Cintron v. Astrue (CONSENT)
MEMORANDUM OPINION AND ORDER that the administrative record is hereby supplemented to include the evidence attached to plf's brief as Exhibit A, which the Commissioner erroneously omitted from the certified transcript; Further, the court conclud es that the decision of the Commissioner is due to be REVERSED, and this action REMANDED to the Commissioner for further proceedings consistent with this Memorandum Opinion, as further set out in order. Signed by Honorable Judge Susan Russ Walker on 7/19/2013. (wcl, )
IN THE DISTRICT COURT OF THE UNITED STATES
FOR THE MIDDLE DISTRICT OF ALABAMA
CLEOLA B. CINTRON,
CAROLYN W. COLVIN,
Acting Commissioner of Social Security,
CIVIL ACTION NO. 1:11CV448-SRW
MEMORANDUM OPINION AND ORDER
Plaintiff Cleola B. Cintron brings this action pursuant to 42 U.S.C. § 405(g) seeking
judicial review of a decision by the Commissioner of Social Security (“Commissioner”)
denying her application for a period of disability and disability insurance benefits under Title
II of the Social Security Act. The parties have consented to entry of final judgment by the
Magistrate Judge, pursuant to 28 U.S.C. § 636(c). Upon review of the record and briefs
submitted by the parties, the court concludes that this action is due to be reversed and
remanded to the Commissioner pursuant to sentence four of 42 U.S.C. § 405(g).
Plaintiff filed an application for a period of disability and disability insurance benefits,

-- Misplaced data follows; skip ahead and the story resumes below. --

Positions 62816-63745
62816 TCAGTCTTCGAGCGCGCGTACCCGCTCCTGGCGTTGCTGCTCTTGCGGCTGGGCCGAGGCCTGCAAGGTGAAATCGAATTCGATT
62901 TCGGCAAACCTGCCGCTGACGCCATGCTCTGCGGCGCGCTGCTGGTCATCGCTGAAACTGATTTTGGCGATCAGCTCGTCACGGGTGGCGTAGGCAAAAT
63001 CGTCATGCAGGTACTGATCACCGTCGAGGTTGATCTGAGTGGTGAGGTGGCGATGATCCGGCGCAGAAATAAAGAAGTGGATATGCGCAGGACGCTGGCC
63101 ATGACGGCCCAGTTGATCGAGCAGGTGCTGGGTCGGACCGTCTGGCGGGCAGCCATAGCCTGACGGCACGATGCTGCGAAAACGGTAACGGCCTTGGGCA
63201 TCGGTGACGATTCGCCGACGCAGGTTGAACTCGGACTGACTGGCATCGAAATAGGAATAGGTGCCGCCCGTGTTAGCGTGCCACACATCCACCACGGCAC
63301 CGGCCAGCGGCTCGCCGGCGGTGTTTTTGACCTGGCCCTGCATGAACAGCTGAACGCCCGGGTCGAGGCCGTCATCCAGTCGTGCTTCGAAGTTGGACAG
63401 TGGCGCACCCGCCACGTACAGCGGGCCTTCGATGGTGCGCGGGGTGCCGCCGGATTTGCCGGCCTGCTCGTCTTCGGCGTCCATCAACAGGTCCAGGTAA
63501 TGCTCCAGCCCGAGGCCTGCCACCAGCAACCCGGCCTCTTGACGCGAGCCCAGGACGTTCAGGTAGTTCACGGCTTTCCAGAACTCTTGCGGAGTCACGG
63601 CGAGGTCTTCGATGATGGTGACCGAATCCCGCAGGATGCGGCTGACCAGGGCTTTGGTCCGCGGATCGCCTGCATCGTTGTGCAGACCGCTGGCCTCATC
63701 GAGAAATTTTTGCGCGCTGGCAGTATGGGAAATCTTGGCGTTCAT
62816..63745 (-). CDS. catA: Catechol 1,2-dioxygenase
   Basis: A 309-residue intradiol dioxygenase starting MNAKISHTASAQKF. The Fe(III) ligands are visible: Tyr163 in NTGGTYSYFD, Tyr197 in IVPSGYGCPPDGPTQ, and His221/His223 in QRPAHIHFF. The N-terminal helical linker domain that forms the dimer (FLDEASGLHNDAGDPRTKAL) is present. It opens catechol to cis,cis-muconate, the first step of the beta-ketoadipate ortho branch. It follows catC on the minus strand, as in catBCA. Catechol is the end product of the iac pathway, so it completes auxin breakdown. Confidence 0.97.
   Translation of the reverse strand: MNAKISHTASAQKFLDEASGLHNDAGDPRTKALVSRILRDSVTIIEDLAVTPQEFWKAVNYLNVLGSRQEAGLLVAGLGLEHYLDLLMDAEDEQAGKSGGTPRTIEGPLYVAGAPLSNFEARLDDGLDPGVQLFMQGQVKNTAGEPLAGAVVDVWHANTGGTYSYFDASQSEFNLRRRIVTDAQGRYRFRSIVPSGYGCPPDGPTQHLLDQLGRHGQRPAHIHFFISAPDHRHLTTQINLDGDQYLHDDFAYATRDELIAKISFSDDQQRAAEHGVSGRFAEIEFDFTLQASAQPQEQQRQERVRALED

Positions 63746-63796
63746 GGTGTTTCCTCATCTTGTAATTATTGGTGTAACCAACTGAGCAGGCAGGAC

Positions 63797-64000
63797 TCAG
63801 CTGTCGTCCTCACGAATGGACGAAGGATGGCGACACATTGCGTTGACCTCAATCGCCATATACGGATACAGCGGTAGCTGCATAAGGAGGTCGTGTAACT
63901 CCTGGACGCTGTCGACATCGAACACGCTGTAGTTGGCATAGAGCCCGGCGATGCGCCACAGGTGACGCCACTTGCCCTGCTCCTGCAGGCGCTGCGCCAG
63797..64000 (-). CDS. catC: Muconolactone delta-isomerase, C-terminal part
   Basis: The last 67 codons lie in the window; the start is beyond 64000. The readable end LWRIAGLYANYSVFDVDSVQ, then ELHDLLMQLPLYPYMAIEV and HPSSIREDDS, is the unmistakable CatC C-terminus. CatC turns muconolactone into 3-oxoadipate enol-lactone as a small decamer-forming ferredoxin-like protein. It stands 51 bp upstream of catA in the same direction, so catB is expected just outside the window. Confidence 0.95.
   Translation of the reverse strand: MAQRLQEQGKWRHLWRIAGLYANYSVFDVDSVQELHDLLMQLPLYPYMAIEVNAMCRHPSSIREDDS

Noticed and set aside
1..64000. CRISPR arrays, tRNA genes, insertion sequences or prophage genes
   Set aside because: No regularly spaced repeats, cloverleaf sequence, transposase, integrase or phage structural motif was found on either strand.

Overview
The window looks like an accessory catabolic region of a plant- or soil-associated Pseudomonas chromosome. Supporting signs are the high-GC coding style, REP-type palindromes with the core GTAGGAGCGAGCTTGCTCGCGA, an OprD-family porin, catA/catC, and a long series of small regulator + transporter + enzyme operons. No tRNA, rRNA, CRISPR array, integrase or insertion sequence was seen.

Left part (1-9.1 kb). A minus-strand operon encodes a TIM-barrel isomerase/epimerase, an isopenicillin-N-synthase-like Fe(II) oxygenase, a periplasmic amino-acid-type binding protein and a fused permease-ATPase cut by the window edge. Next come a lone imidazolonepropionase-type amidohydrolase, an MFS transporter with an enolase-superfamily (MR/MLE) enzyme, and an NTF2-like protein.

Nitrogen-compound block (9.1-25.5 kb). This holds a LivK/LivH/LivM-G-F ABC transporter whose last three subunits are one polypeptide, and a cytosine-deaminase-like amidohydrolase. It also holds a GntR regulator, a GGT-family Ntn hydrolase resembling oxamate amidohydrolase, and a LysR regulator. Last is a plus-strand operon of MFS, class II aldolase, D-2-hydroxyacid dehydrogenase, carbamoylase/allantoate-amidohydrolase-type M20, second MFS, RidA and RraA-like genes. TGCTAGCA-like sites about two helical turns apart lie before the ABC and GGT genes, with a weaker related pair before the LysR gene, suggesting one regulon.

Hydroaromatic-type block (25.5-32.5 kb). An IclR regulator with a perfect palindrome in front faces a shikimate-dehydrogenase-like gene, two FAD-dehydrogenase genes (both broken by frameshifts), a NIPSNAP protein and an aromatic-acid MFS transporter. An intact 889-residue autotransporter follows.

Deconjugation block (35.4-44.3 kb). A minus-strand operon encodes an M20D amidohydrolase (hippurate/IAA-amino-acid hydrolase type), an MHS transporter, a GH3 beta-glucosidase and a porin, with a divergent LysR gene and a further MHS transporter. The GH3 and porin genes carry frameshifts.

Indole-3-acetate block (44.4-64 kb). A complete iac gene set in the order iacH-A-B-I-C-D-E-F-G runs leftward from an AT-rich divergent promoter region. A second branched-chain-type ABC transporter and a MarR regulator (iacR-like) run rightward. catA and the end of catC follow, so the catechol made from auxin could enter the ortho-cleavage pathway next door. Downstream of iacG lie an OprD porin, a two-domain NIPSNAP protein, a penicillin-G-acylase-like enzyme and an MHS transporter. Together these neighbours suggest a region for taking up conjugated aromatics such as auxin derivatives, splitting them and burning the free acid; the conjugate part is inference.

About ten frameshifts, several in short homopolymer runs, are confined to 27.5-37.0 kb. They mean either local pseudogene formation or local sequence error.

pursuant to Title II of the Social Security Act, on September 9, 2008, alleging disability since
June 15, 2008.1 (Exhibit 2D). After her application was denied at the initial administrative
Plaintiff also filed an application for supplemental security income under Title XVI.
(Exhibit 1D). However, plaintiff’s appeal to this court relates to plaintiff’s Title II claim only (see
Plaintiff’s brief, Doc. # 14, p. 1 ¶ 1) and the administrative transcript includes no final decision of
the Commissioner on plaintiff’s SSI application. (See Exhibits 1B, 2B (initial denial of Title II
level, plaintiff requested and received a hearing before an administrative law judge.
(Exhibits 1B, 2B, 5B, 6B, R. 27-63). The ALJ issued a decision on April 2, 2010, concluding
that the plaintiff was not under a disability, as defined in the Social Security Act, from her
alleged onset date through the date of the decision. (R. 10-22). Plaintiff requested review of
the ALJ’s decision and, on April 13, 2011, the Appeals Council denied review. (R. 1-9).
Plaintiff filed the present action thereafter. (Doc. # 1).
Plaintiff argues, inter alia, that “[t]he Appeals Council erred by failing to properly
consider the new and material evidence from Dr. Kesserwani.” (Doc. # 14, p. 7)(capitalized
in original). Plaintiff attaches to her brief Dr. H. Kesserwani’s treatment note for plaintiff’s
examination on June 1, 2010, including the results of EMG and nerve conduction studies